Wells Fargo & Co. has agreed to pay a $35 million penalty to settle allegations that it overcharged more than 10,900 investment advisory accounts, the Securities and Exchange Commission said.
(Bloomberg) — Wells Fargo & Co. has agreed to pay a $35 million penalty to settle allegations that it overcharged more than 10,900 investment advisory accounts, the Securities and Exchange Commission said.
The overcharges at two Wells Fargo units amounted to over $26.8 million in advisory fees, the SEC said in a statement Friday.
Certain financial advisers “agreed to reduce the firms’ standard, pre-set advisory fees for certain clients and made handwritten or typed changes on the clients’ investment advisory agreements that reflected the reduced fees at the time their accounts were opened,” the regulator said in its order.
The bank didn’t admit to or deny the regulator’s allegations.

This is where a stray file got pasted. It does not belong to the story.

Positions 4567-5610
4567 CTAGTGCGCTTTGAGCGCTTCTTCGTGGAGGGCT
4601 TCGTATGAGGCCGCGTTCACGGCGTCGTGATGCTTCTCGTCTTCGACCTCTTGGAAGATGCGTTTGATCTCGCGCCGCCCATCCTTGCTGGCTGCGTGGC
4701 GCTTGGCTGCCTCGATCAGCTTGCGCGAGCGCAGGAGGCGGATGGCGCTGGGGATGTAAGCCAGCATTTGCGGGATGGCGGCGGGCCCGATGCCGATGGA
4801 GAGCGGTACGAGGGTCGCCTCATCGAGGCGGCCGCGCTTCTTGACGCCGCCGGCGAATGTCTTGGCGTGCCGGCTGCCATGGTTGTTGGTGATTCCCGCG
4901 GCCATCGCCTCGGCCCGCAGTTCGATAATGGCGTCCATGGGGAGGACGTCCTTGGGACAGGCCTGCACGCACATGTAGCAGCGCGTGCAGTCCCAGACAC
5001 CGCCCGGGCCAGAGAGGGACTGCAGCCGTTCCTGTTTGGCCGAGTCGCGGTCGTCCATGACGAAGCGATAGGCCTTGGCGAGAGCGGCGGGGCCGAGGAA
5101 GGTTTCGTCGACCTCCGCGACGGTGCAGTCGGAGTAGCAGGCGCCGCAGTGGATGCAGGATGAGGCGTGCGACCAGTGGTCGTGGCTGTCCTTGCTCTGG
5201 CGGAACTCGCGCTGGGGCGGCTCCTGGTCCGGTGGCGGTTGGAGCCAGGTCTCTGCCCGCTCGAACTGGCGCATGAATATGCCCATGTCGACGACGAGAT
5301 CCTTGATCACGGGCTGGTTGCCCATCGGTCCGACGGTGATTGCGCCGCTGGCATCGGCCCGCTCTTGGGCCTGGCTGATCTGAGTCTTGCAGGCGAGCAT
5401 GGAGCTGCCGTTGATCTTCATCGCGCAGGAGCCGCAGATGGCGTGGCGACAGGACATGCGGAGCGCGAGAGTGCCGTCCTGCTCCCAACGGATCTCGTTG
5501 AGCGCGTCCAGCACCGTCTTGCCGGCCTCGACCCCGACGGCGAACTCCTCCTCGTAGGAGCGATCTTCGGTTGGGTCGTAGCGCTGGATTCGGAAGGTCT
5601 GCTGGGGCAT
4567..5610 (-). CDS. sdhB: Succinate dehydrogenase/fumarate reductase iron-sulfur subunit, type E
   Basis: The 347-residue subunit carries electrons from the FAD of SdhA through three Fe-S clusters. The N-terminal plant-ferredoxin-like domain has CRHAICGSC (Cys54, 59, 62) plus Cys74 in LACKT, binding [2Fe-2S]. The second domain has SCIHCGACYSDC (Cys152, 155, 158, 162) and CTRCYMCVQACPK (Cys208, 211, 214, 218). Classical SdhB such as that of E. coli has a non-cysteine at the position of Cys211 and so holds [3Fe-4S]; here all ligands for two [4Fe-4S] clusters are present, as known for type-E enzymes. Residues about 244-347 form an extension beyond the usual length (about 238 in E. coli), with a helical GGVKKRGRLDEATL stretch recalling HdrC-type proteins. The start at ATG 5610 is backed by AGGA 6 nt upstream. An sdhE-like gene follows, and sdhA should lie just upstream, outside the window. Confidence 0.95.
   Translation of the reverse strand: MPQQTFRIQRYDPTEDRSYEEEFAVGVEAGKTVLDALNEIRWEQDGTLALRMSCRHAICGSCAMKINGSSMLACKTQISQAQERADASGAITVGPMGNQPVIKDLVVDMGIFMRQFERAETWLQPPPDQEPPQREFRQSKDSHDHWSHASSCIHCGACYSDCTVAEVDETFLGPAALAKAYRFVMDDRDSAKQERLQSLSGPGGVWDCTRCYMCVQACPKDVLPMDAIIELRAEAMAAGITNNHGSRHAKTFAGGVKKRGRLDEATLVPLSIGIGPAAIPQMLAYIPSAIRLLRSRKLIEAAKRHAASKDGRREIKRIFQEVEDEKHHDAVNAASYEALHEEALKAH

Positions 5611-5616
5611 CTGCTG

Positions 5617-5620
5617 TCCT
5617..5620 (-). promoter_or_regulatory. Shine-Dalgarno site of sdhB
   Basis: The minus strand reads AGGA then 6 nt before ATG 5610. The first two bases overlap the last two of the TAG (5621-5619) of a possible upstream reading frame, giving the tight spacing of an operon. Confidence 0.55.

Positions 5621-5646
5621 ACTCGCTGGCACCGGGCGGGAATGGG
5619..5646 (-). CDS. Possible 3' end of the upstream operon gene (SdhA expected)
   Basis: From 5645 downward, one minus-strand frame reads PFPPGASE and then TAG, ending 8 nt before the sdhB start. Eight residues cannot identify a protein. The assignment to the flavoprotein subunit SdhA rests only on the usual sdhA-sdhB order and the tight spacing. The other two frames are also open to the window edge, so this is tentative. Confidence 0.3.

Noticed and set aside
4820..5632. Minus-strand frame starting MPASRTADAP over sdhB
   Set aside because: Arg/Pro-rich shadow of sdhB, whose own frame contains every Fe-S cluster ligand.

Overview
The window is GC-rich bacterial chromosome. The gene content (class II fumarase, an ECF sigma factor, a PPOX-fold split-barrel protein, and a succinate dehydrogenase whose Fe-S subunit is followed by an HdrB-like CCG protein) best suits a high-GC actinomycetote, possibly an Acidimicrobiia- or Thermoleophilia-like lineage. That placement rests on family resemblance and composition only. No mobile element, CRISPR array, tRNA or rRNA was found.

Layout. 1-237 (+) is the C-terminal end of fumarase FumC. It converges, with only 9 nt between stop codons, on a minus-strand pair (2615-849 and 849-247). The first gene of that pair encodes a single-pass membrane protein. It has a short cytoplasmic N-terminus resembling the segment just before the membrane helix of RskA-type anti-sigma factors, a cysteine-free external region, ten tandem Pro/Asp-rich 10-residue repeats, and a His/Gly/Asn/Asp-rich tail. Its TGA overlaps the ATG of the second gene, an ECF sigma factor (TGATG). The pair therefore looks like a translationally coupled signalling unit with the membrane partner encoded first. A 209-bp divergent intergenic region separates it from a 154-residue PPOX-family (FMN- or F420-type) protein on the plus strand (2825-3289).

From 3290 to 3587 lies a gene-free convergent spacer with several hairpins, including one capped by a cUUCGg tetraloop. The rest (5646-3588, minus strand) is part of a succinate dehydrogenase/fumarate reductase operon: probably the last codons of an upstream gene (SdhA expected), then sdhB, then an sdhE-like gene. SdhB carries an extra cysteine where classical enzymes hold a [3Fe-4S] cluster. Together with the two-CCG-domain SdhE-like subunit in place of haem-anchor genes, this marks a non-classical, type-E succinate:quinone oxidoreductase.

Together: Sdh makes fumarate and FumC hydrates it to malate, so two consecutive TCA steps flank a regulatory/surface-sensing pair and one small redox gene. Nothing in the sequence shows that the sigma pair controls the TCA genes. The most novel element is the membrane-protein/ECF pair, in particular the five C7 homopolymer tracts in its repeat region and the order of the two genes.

“We’re pleased to resolve this matter,” Caroline Szyperski, a Wells Fargo spokesperson, said in a statement. “The process that caused this issue was corrected nearly a decade ago. And, as noted in the settlement documents, Wells Fargo Advisors conducted a thorough review of accounts and has fully reimbursed affected customers.”
From 2002 through 2014, the bank and its predecessor firms would occasionally agree to reduce the fees charged to advisory clients at the time they opened accounts, the SEC alleged. These fee cuts were either handwritten or typed onto the firm’s standard investment advisory agreements, but at times they weren’t actually implemented.
As a result, thousands of accounts were overcharged, the regulator claimed. The overcharging continued until last year. In June, Wells Fargo paid the affected accounts $39 million in reimbursed fees with interest.
(Updates with case details starting in fifth paragraph.)
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